Just Fine: A Pluto Story

Dogs that bolt down their food or eat things that are not food are at risk for medical emergencies. Every time we found another stash of Halloween candy had gone missing we worried.
Late one night, right after Thanksgiving, Pluto came and found me just as I finished putting the kids to bed. He had a distressed look on his face, and his tail was tucked way in, under his haunches, and he retched a bit. 
I showed him to my husband (who had exactly as little experience with dogs as I had), and he said, “oh, he’ll be fine. He’s a dog.”
You know how sometimes, when you can’t make up your mind about something, you flip a coin? And when you get heads, you realize that’s the wrong choice and you go with the other choice? Hearing my well-meaning husband say he’d be fine made me suspect he would not be fine.
I called the emergency vet.
I described his expression, his tail, his unsuccessful efforts to vomit, and I further noticed that his belly was rock-hard and distended. The vet tech on the phone said, “Well, it’s a holiday weekend, and we’re packed with sick animals and emergencies.”  Then, she added emphatically, “you better bring him in RIGHT NOW.”
So while my husband sat in the quiet house with the kids asleep, I rushed Pluto to the emergency vet. It was pouring rain. It was crowded in the waiting room. They whisked him into an examination room and x-rayed him.
The x-ray revealed that his stomach was huge–as big or bigger than a basketball. The vet went into lecture-mode. “Well, what you have here is a gastric torsion. You see this faint outline. That’s his stomach. His belly is bloated and his digestive track has twisted shut on both ends. Nothing’s going in and nothing’s going out. A dog can die a lot of different ways from this: stroke, gangrene, heart attack. Fortunately, we have much better anesthesia now, and we don’t lose so many dogs. Ten years ago your dog would definitely die. Today we can do a belly surgery on him and we’ve got a 70% chance he’s gonna be just fine.”
I left the dog and drove home in the dark in the rain. I had an estimate for the cost of the surgery which I had okayed without reading. In my mind, that 70% chance of being just fine was a 30% chance that he was gonna be dead tomorrow, and I was gonna have to explain to my small children what happened to Pluto in the night.
Exhausted, we tried to wait up for the call, but it woke us anyway. Pluto survived the surgery just fine, as promised. We could pick him up and move him to the local vet on Monday.
Pluto came home a few days after that, emaciated and half-shaved, with a ten inch line of metal staples running along the middle of his gut. He had a cone on his head and a very dull look in his eye. We took him home and put him in his kennel, which we moved to a spot where we could keep an eye on him.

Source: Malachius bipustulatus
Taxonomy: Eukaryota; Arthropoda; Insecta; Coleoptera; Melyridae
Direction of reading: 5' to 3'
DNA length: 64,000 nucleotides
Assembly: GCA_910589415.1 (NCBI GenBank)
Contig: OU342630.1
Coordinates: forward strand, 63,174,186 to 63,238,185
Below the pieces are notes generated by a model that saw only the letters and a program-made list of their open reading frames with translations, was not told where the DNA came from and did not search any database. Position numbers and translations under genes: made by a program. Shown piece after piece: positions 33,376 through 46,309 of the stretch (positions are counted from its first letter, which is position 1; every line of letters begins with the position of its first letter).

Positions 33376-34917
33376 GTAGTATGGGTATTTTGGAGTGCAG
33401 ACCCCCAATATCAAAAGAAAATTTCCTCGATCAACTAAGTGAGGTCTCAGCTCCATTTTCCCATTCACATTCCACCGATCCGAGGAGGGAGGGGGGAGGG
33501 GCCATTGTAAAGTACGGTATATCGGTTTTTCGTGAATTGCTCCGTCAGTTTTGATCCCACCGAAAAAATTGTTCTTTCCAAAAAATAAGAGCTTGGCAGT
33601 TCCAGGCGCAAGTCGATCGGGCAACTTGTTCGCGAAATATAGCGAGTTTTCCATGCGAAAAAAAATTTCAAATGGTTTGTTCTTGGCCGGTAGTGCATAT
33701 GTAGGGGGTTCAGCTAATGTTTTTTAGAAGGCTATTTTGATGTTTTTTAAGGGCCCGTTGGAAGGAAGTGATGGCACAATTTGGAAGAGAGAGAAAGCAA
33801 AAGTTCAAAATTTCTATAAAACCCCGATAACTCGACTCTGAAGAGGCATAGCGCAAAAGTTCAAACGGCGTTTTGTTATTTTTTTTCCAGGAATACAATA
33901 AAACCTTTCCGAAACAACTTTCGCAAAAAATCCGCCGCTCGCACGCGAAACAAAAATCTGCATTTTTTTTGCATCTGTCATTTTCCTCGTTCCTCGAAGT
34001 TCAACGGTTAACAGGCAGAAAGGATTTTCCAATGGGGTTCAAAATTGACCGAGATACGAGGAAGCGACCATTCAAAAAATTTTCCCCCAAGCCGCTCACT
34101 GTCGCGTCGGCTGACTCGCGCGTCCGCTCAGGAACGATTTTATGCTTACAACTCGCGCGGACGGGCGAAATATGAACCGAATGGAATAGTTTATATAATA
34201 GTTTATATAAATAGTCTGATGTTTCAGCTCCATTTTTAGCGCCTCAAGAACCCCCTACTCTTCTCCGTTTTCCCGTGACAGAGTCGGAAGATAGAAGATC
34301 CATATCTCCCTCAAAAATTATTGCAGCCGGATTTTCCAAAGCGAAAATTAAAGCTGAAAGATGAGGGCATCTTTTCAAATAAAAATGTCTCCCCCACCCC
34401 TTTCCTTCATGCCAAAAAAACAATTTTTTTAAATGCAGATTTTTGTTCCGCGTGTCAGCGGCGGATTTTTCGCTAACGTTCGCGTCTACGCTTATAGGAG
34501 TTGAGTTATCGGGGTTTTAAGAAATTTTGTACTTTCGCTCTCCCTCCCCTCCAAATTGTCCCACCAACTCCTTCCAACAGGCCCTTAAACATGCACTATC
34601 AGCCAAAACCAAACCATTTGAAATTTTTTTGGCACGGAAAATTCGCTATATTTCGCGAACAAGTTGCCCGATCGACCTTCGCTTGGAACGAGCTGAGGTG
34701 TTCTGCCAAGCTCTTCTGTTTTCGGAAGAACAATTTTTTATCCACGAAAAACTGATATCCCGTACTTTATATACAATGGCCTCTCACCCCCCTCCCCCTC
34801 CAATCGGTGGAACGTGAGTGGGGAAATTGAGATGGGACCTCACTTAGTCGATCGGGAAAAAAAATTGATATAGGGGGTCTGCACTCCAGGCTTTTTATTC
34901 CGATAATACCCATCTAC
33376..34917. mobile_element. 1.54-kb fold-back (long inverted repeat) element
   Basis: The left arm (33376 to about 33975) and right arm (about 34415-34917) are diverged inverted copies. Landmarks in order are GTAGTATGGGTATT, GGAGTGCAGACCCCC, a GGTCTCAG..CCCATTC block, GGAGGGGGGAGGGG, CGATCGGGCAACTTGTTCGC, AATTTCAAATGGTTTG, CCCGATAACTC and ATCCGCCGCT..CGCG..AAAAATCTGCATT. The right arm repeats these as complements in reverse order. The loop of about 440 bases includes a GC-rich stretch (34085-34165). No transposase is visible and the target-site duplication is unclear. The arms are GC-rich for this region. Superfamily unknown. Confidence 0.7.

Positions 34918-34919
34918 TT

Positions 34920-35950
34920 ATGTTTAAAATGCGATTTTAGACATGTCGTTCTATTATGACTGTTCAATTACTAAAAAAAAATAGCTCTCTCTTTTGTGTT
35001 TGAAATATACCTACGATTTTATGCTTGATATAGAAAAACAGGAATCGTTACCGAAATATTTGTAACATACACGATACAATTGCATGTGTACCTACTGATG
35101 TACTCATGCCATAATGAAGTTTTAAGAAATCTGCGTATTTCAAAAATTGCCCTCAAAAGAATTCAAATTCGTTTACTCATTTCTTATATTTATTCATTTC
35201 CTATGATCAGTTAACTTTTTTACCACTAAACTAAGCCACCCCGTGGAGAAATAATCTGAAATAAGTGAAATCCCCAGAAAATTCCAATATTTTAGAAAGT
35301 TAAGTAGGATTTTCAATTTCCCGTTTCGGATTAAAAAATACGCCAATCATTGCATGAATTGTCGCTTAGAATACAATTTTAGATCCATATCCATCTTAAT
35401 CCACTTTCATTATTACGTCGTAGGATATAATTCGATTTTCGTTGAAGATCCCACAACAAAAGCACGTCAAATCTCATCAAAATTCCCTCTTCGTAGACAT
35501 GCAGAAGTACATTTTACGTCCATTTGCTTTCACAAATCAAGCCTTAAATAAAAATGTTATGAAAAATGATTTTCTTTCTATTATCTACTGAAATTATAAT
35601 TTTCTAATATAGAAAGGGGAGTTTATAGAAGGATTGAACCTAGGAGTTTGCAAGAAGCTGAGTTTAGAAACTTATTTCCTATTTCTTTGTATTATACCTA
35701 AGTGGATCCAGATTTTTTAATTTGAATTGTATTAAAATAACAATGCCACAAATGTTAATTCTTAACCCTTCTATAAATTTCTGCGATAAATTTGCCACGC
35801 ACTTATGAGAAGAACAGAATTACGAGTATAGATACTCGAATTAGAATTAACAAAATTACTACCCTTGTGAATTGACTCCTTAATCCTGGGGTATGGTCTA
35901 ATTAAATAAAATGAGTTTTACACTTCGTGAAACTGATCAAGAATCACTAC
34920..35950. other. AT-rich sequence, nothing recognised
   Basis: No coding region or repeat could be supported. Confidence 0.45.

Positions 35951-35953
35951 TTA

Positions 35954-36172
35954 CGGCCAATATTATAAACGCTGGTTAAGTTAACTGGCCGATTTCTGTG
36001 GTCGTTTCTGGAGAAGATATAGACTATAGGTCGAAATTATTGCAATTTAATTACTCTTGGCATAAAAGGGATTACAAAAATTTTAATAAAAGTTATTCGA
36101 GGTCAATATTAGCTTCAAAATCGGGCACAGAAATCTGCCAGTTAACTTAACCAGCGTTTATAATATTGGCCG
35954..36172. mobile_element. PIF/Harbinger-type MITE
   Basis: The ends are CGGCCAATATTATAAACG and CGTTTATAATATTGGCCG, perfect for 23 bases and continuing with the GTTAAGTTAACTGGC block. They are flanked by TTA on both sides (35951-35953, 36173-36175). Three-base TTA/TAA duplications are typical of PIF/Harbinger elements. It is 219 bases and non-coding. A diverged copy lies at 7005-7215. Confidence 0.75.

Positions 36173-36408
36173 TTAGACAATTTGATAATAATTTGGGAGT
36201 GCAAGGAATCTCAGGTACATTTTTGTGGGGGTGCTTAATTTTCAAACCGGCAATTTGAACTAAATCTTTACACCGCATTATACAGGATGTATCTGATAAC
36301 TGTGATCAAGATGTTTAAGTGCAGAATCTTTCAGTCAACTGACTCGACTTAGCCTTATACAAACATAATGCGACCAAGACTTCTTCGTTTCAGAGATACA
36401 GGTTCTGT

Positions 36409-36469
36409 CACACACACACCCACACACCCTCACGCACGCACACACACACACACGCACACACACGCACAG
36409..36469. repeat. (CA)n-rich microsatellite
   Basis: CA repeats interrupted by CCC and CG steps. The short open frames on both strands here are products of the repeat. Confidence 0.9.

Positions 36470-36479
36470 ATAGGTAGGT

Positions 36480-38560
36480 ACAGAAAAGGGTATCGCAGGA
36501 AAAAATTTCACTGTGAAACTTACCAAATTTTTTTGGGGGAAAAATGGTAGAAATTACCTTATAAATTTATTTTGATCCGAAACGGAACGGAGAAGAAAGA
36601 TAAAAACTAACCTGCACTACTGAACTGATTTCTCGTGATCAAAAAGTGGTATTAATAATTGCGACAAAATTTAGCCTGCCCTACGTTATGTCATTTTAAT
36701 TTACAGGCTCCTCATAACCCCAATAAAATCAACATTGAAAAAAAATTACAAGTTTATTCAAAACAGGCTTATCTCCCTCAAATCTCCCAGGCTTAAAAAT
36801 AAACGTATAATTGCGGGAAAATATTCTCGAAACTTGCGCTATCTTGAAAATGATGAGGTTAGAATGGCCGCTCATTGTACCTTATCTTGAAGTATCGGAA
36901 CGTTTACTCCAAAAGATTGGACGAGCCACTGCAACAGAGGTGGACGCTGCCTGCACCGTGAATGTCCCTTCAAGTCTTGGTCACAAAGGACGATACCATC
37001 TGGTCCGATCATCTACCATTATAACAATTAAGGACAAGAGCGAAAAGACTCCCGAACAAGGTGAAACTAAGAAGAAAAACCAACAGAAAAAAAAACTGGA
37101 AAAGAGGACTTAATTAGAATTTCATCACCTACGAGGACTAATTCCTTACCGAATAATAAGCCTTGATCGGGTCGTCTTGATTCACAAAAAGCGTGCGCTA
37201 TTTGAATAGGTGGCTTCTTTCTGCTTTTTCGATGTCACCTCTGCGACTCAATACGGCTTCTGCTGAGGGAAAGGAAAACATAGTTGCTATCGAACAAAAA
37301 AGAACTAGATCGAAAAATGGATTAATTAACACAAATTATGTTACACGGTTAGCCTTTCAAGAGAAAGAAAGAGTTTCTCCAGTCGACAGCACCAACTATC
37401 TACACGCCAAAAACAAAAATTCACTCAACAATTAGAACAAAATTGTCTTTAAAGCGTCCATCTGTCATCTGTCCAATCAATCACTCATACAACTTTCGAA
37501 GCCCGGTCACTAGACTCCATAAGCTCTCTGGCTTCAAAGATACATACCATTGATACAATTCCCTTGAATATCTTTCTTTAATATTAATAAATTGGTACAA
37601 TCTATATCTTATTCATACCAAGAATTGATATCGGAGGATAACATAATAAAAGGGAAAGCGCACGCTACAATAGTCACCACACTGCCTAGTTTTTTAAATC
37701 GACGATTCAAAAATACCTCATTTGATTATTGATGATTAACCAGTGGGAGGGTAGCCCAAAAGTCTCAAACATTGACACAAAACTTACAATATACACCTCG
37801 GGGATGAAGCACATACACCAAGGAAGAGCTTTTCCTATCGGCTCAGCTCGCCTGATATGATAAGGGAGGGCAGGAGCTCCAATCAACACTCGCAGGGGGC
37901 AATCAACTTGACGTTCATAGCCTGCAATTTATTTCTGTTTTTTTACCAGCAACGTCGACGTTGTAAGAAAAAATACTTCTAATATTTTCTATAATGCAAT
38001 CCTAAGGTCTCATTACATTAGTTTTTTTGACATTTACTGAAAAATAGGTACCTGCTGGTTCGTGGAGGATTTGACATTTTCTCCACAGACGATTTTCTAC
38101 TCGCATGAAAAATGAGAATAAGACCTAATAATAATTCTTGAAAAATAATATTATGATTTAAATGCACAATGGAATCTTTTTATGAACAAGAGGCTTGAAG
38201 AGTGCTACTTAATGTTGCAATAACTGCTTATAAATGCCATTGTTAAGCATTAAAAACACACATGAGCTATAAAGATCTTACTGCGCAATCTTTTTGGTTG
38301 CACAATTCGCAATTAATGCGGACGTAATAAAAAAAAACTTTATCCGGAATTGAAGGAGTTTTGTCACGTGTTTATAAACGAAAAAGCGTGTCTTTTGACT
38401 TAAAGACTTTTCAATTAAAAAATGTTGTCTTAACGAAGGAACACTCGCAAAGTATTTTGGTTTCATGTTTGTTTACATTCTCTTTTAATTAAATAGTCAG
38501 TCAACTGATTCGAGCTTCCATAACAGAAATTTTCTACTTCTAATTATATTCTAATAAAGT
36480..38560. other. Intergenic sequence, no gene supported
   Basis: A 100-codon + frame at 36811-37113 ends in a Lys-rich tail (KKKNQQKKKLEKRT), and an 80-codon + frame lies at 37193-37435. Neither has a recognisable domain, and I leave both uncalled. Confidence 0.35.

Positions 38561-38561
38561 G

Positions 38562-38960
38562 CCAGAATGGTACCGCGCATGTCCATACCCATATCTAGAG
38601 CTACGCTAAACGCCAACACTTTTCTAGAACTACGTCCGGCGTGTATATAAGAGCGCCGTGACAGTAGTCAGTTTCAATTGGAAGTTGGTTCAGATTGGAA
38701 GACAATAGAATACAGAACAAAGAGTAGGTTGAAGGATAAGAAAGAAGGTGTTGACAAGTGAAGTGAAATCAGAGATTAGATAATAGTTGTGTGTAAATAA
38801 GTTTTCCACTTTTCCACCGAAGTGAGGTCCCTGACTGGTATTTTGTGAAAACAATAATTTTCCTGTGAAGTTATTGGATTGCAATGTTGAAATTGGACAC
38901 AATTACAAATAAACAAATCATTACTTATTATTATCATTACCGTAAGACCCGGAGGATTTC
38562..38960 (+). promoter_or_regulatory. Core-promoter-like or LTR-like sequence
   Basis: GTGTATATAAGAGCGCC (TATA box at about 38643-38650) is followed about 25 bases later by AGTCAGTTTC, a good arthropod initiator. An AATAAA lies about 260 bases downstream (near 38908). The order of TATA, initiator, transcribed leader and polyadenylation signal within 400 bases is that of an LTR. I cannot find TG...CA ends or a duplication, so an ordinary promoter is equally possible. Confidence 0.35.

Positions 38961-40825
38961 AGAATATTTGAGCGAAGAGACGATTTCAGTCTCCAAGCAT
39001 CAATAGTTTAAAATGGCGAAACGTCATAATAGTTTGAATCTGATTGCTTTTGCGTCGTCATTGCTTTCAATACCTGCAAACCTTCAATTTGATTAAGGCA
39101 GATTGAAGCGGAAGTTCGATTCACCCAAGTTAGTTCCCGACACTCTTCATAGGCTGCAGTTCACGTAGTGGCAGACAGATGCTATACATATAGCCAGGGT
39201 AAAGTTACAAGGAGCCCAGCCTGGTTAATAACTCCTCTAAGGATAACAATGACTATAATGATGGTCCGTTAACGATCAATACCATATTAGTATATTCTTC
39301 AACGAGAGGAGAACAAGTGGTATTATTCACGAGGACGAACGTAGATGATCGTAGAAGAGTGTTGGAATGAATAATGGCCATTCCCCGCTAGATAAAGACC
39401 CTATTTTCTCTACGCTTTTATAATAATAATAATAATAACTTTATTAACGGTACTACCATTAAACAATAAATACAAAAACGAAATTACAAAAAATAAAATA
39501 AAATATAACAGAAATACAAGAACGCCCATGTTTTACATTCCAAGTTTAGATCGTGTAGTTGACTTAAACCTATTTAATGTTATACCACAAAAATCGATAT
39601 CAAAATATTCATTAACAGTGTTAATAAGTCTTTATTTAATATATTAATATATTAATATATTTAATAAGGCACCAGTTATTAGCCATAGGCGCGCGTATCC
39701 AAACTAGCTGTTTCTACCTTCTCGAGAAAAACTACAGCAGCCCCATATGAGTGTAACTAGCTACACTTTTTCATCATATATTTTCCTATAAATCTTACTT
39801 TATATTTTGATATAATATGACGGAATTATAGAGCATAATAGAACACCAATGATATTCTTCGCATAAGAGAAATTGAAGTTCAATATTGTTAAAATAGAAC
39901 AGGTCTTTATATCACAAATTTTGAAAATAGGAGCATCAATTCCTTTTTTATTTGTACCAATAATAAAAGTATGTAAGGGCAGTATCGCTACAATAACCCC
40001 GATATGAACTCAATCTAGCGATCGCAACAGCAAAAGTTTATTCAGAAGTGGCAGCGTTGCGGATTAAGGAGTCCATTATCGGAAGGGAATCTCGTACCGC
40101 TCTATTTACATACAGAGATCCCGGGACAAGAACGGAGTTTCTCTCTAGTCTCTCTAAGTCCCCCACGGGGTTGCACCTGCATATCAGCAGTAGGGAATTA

A couple more days passed. Pluto was on a very restricted diet of brown rice and chicken in very, very small quantities. He seemed very sad and very uncomfortable at all times. After dropping the boys at pre-school, I let him loose in the house without his cone. He fell asleep on the couch in his usual spot on the left.
When it was time to pick up from pre-school, I knew I’d be gone only 15 or 20 minutes. The dog looked very quiet and comfortable for the first time since he was home. I left him where he was.
When I got home with the boys, Pluto was lying at the other end of the couch, with his head up. I would swear to this day that he didn’t want to make eye-contact with me. Soon I found the source of his detectable shame. But I didn’t know what it was at first: about two inches long, black, and with four or five fingers, like a dried monkey paw. It lay there on the kitchen floor. At first I thought it was a very strange potty accident. I crouched to look at it, not really wanting to touch it. It was very dry. I got a paper towel and picked it up. It was the connecting end of an entire bunch of bananas. It was all that was left of five bananas. While I was gone, the dog had eaten five bananas, skins and all. Special diet, small portions, ten inches of staples in his belly, a $1200 surgery, and he was gonna kill himself stealing bananas.
I got the vet tech on the phone. “Pluto ate an entire bunch of bananas.” While I spoke I took a look at  him, and the spark was back in his eye. He was sitting up. “Eh,” she said. “Bananas are pretty benign. I think it’ll be ok.”
She was right. From that moment forward, he was on the mend. I think all he needed, maybe, was some bananas.


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